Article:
No matter which version you believe, Metra's latest flap reveals how messed up the agency has become.
Former CEO Alex Clifford, departing with a golden parachute of up to $718,000, paints it as a microcosm of the kind of backroom deals and pay-to-play politics that keep Illinois in a stranglehold.
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On Wednesday, Clifford -- recruited from Los Angeles in 2011 after predecessor Phil Pagano's suicide amid a corruption investigation -- skewered the commuter rail agency during testimony before the Regional Transportation Authority.
Among his claims:
• Illinois House Speaker Mike Madigan tried to influence hiring and lobbied for a raise for then-Metra employee and Madigan donor Patrick Ward. Clifford says his objection angered Metra Chairman Brad O'Halloran, who later responded he needed a meeting with Madigan when Clifford asked about his own contract.
• O'Halloran pushed Clifford to fire or demote two top employees, including General Counsel Terry Barnett, whose legal opinion backed Clifford's opposition to pressuring a low bidder to reallocate minority contracts to get more African-American participation. Clifford says while he was absent to have treatment for thyroid cancer, Metra Director Larry Huggins intervened anyway.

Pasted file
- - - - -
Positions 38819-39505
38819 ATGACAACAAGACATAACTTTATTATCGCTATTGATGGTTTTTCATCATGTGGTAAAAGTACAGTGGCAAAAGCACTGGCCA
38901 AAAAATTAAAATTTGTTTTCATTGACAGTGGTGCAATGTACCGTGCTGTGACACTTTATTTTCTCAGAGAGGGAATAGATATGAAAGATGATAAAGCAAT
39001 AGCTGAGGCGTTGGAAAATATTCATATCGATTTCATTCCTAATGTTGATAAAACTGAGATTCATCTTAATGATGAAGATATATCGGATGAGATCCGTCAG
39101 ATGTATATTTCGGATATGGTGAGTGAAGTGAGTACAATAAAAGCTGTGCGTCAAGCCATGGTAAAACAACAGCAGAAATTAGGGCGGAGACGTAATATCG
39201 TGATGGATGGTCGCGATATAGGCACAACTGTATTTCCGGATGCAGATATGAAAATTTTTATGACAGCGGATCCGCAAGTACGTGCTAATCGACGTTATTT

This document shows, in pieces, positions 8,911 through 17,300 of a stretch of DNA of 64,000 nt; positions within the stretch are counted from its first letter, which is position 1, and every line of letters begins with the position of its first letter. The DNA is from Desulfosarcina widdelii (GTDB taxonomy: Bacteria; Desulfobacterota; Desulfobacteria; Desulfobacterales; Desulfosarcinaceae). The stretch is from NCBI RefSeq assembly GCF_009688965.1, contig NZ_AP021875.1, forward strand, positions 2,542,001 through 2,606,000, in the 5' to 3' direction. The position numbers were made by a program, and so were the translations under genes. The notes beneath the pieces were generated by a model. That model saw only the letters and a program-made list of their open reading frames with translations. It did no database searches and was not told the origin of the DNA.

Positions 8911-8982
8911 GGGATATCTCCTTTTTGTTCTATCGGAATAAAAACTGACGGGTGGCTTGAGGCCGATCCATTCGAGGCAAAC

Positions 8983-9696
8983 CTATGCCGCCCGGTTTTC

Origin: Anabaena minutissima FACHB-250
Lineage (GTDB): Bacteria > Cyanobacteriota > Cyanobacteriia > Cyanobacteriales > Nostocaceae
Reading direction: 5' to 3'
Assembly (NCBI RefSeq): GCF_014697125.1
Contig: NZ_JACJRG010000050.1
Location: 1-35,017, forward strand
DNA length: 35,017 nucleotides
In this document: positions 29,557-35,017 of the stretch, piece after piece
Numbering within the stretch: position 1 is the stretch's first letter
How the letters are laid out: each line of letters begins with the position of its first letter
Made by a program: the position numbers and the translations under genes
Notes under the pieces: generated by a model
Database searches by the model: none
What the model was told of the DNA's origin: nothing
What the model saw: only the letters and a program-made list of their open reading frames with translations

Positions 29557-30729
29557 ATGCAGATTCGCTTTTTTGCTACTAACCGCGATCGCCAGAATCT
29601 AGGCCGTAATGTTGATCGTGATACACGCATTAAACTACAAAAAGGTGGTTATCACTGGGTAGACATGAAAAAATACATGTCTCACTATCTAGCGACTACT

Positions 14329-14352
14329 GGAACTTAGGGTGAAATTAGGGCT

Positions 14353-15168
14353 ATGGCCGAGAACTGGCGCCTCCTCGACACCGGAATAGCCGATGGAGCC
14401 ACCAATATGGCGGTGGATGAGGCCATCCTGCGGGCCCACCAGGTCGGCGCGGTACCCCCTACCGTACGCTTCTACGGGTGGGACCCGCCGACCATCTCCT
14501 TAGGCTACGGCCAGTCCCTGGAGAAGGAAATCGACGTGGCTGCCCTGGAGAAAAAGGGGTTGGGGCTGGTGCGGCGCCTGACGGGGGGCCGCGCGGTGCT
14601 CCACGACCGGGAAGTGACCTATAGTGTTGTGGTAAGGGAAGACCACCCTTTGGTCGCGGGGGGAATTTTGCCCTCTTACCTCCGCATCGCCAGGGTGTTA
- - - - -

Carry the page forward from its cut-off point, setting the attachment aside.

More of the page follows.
And it goes on, including allegations that O'Halloran and Huggins sought preference for connected contractors, which both deny.
O'Halloran, also testifying Wednesday, called Clifford's claims "a whole lot of hooey" aimed at negotiating a lucrative exit, though Madigan's office has acknowledged trying to get Ward a raise.
Whichever version you believe, the portrait of a dysfunctional, overly political Metra leadership is impossible to ignore. How, then, to fix it? O'Halloran should, at the very least, take a leave from the chairmanship until an impartial investigation produces findings. That investigation appears to be largely in the hands of the Office of the Executive Inspector General, given that the top lawyer in the state, Illinois Attorney General Lisa Madigan, is Mike Madigan's daughter.
And the RTA? The agency that oversees Metra but avoided getting involved in the scandal for months until the flap over Clifford's severance package grew too big to ignore?
Its deputy executive director is Jordan Matyas, Mike Madigan's son-in-law. Obviously, there are too many Madigans here, something for voters to keep in mind in next year's election. Along with that, a recent proposal to merge RTA with the Chicago Metropolitan Agency for Planning deserves a very close look. The current structure at Metra and RTA is so political and intertwined, it's hard to avoid creating a breeding ground for corruption. We've seen years of evidence that Metra leaders can't resist that pull, and that the RTA won't effectively intervene. It's time to try something new.